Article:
Negotiate a "letter of intent." Also called a "term sheet," a letter of intent (or LOI) is a short, two- or three-page agreement between the buyer and seller of a business that spells out all the important terms and conditions of the sale. For example, it will include the purchase price, how and when the purchase price will be paid, the assets that will be sold to the buyer (and those the seller will keep for his own use), the terms of the seller's noncompete agreement, and so forth.
While LOIs are technically not binding on the parties, it's well worth your time and effort to hammer out as many of the business issues involved in an LOI before the lawyers begin drafting the "definitive" legal contracts that will document the sale. A well-drafted LOI helps the lawyers get the sale documents right on the first (or possibly the second) draft, since most of the important terms and conditions will already have been dealt with in the LOI and aren't subject to further negotiation. Without a LOI, you'll end up negotiating the business deal and the "legalese" of the definitive documents at the same time, requiring multiple drafts of the sale documents and tons of money in legal fees.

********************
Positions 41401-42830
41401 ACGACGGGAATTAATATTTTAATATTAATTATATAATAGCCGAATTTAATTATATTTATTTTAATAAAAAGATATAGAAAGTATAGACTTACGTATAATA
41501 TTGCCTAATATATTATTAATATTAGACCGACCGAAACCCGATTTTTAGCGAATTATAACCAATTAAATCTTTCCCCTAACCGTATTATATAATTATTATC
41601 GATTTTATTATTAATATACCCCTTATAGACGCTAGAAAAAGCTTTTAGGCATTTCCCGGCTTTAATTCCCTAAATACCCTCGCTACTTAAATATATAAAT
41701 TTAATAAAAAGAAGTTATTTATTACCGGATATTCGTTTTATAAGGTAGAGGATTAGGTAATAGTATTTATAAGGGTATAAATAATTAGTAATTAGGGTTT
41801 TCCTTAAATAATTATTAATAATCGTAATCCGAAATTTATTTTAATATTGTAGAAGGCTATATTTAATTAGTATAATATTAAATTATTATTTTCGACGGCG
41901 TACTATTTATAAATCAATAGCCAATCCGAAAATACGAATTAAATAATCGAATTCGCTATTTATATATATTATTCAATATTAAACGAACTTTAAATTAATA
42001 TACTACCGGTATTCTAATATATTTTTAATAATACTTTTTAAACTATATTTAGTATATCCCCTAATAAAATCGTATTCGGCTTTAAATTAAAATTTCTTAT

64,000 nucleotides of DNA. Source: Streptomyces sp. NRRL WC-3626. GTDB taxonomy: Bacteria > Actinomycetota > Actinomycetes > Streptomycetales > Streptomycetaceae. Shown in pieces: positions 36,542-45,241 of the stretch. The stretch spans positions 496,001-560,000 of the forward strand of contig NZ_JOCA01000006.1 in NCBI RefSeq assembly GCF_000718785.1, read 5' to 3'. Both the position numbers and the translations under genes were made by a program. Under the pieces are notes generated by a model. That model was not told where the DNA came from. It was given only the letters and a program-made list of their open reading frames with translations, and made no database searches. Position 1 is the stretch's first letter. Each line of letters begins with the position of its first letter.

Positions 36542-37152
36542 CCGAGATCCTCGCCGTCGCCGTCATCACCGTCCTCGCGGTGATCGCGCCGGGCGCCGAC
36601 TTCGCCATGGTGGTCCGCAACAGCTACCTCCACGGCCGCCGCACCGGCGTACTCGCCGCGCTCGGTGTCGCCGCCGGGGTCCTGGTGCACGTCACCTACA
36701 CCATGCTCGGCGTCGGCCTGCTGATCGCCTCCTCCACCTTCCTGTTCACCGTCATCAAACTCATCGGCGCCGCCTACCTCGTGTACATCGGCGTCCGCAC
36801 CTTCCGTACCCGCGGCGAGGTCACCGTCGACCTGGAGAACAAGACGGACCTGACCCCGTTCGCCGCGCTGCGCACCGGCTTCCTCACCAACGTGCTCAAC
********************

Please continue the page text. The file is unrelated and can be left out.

Watch out for bulk sales laws. Most states have done away with these, but many states still require the buyer of a business to notify the seller's creditors that the transaction is going on. Failure to get a list of the seller's creditors and send "notices of sale" to them may give the seller's creditors a shot at undoing (or "rescinding") the transaction in order to prevent the seller's assets from being sold out from under them. Even if the seller has no creditors at all, which is a rare occurrence, the state tax authority generally wants a copy of the "bulk sales notice" so it can determine if the seller owes any sales, use or other business taxes. If the seller does, he'll have to pay them before the closing takes place.